Sure, measures from the 1930s might actually help farmers in the Midwestern states that supported Trump in 2016. But these measures represent distortions to a politically important sector and could disrupt commodity markets around the world. Those harmed could be expected to respond, possibly triggering a new round of trade actions. This was the case following the disastrous Smoot-Hawley Tariff Act of 1930. And, while Smoot-Hawley tariffs did not cause the Great Depression, the disruption to trade from such retaliations and the steady escalation of tariffs that followed contributed to global stagnation in the 1930s. Economic collapse bred despair and desperation, fuelling the authoritarianism that eventually led to global war.

The IMF was created to help its members avoid a repetition of this tragic experience. By promoting timely, orderly international adjustments to limit the size of trade and current account imbalances, the Fund helped lower tariff and other trade barriers, fostering global growth. In time, this growth changed the way people looked at the global economy, from a zero-sum game in which one player can only gain at another’s expense, to a positive-sum game that benefits all who play by the rules.

But, as Lagarde warns, the rules-based trade system that has delivered prosperity to millions around the globe is now at risk.

It is not surprising, therefore, that stock markets are unsettled by each new tariff threat and each new early-morning, presidential tweet. The risk to the global economy and shared prosperity that Lagarde worries about is very real. But lower growth and less wealth creation aren’t necessarily the biggest costs of a trade war.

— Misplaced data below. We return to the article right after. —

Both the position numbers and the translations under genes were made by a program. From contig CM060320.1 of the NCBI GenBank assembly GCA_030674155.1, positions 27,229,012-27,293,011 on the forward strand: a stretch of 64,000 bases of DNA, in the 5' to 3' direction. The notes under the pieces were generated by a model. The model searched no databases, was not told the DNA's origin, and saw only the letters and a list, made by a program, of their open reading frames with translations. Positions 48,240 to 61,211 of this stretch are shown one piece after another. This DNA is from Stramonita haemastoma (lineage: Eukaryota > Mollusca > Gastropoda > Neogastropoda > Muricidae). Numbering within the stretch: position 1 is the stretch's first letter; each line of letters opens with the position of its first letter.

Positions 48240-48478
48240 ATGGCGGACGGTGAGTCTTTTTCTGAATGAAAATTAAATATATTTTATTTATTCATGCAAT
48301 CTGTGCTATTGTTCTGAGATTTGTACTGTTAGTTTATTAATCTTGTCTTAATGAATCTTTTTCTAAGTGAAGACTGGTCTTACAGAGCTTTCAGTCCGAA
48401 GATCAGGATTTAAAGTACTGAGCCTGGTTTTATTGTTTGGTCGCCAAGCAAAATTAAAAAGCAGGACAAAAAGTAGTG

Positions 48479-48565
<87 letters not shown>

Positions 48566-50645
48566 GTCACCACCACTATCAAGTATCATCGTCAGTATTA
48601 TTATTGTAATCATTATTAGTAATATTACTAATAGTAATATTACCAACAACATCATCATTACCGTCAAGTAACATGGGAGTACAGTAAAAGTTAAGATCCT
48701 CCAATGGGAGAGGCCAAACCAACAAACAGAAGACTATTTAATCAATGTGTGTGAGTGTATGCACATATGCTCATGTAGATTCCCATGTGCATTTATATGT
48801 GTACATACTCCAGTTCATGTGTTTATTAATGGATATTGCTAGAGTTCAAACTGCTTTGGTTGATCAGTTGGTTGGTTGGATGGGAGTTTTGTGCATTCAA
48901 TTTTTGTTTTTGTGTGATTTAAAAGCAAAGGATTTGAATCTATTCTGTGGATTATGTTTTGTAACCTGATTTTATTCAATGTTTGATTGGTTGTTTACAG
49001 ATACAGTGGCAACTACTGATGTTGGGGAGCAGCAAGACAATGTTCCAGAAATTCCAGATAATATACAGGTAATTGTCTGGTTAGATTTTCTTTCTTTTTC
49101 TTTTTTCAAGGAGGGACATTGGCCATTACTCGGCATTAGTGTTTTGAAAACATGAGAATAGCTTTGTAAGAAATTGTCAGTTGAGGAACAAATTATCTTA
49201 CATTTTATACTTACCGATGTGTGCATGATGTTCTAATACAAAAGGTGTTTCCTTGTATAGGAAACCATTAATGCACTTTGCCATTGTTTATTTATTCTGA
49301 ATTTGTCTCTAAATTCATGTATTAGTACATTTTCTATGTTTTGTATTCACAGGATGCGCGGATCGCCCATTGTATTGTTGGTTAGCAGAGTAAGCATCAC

The erosion of international cooperation that follows the adoption of policies “destructive of national or international prosperity” will certainly have enormous global impact, but it might not be felt for some time.

Put simply, the rules-based system of international governance that was painstakingly constructed over the past 70 years under US leadership and with US funding has made the world more secure, stable and peaceful. The US international financial diplomacy over those seven decades has supported IMF efforts to prevent temporary shocks to global output from becoming permanent declines in living standards. That leadership is receding behind a veil of “America First” policies.

This retreat of leadership is cause for concern. In a world in which its members were engaged in trade skirmishes and their cooperation with each other in short supply, the IMF would be less able to secure the timely, effective action needed in times of crisis.

In her curtain-raiser, Lagarde made a point of addressing looming trade wars and the low growth likely to follow. But she is likely well aware of the long-term damage done by Trump’s curious mix of ignorance and bravado. The first half of the twentieth century shows that the costs of his actions could be astronomical.

The opinions expressed in this article/multimedia are those of the author(s) and do not necessarily reflect the views of CIGI or its Board of Directors.
  • James A. Haley is a senior fellow at CIGI and a Canada Institute global fellow at the Woodrow Wilson Center for International Scholars in Washington, DC.